BrokesStephens - is that  a nod to Blackadder goes forth? The spy in the hospital episode?

It could be my friend,....    1 thanks

BrookesStephens | | Permalink

It could be my friend,.....and I suspect the new CFO probably muttered a phrase rhyming with 'Clucking Bell' when they found out!  ;-)

 

jon_griffey's picture

A good example of public sector inefficiency    1 thanks

jon_griffey | | Permalink

This makes no sense whatsoever.

Exactly how much did it cost in professional fees and wasted time to establish that one Government department needed to pay money to another Government department?

Surely in these situations someone should just bang a few heads together, start doing it right from then on, and get on with something productive.

 

 

public service - say no more

stephen_walton | | Permalink

You need to be thankful that these incompetent idiots only work for the government as imagine the chaos they could cause in the real world

Aha!

Michael C Feltham | | Permalink

stephen_walton wrote:

......................as imagine the chaos they could cause in the real world

 

That's the core problem.

They all do: repeatedly.

And it is the voting taxpayer who suffers each and every time.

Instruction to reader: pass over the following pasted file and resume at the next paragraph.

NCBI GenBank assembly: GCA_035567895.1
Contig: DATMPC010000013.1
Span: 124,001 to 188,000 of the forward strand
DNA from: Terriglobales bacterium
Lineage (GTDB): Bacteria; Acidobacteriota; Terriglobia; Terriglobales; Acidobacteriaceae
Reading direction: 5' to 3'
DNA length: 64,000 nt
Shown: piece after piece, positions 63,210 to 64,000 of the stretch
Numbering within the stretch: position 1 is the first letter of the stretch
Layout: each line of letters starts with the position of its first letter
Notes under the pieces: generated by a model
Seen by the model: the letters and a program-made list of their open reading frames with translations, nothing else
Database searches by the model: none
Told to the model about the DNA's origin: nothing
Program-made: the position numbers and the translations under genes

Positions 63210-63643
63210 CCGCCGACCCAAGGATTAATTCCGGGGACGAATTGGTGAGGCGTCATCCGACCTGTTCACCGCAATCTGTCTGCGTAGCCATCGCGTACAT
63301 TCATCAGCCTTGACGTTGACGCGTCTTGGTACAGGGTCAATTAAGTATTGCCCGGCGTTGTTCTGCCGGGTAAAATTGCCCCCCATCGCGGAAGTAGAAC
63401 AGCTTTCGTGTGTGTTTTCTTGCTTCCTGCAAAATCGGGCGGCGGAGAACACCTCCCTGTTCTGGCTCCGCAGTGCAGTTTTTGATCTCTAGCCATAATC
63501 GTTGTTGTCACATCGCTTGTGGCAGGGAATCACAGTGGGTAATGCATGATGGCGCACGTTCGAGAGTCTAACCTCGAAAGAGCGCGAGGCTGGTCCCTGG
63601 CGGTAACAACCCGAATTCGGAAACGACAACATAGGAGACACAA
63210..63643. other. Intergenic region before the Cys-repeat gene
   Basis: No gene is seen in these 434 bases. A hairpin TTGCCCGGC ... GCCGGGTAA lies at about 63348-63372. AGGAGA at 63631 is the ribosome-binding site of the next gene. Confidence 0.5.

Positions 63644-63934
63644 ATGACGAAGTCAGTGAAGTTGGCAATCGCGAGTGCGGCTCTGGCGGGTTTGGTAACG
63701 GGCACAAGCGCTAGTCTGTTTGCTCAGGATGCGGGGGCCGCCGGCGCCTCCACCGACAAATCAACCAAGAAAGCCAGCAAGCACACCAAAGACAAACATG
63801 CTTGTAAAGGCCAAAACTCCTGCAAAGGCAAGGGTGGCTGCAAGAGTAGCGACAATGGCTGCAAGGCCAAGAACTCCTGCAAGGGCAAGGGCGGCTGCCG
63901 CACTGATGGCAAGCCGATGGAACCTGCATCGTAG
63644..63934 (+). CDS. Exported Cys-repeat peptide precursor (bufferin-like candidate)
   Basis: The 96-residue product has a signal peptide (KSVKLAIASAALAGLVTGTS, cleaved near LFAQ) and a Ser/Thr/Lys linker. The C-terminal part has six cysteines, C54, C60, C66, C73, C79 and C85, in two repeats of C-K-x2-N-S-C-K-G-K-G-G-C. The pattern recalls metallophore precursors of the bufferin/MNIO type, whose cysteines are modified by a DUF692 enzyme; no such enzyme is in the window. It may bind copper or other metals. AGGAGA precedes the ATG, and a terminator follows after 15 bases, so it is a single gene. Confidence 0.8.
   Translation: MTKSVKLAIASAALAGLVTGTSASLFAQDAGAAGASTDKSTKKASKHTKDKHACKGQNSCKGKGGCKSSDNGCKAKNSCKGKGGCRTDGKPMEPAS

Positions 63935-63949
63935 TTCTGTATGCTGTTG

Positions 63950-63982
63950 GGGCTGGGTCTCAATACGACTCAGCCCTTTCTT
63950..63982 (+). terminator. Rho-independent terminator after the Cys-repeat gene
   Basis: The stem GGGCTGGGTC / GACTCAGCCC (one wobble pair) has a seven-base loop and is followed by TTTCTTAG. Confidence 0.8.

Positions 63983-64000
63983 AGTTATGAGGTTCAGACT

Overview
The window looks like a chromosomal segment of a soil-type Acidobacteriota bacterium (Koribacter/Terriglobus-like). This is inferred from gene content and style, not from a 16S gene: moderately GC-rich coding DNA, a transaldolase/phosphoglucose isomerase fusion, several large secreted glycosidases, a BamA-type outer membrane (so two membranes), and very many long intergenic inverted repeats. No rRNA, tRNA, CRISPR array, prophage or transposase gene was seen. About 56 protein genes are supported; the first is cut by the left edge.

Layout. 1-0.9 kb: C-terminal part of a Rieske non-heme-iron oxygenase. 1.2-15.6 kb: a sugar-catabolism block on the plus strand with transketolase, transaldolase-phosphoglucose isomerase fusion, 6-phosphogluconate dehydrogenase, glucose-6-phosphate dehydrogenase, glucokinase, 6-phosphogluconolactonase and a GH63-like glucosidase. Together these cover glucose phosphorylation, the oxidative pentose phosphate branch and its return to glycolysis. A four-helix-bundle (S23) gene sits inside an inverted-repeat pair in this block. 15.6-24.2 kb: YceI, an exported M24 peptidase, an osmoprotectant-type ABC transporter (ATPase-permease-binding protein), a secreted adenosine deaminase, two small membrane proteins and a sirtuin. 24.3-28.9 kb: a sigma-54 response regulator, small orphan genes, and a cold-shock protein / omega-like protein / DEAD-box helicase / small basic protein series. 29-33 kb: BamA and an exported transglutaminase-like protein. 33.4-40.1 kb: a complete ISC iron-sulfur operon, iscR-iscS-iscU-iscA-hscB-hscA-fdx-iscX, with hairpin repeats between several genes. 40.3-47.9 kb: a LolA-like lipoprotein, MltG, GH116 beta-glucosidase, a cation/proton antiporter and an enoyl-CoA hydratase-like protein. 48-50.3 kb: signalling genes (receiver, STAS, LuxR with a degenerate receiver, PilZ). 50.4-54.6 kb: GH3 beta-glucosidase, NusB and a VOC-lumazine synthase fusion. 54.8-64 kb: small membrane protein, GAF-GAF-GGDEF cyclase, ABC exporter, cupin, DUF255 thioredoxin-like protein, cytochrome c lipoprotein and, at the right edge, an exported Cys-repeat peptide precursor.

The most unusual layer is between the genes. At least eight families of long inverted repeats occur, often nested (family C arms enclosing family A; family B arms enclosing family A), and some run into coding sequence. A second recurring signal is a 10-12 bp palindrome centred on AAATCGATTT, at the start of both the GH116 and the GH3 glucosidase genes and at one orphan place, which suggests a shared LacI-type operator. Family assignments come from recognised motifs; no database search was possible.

Rather reminds me of the serial incompetence of FIMBRA in the early days of financial regulation and SROs.

Fimbra went bust at least twice!

And they were intended to be doyens of rectitude, overseeing compliance!

 

 

What a complete waste of money    1 thanks

Steve Carlson | | Permalink

How much taxpayers money was spent determining how much one government department owed another? It makes a complete mockery of our tax laws to see money being wasted like this.

Tom 7000's picture

If I made a £4m vat error

Tom 7000 | | Permalink

someone would probably be in court and go to jail...

I wonder if that doesnt apply here

george.gill@themacds.com's picture

Where did he go wrong?    2 thanks

george.gill@the... | | Permalink

They got it wrong for years

A 'new broom' discovered the error and put it right

He also notified HMRC and paid the back tax

Isn't that called 'doing the right thing'?

What chance for mere mortals?

trecar | | Permalink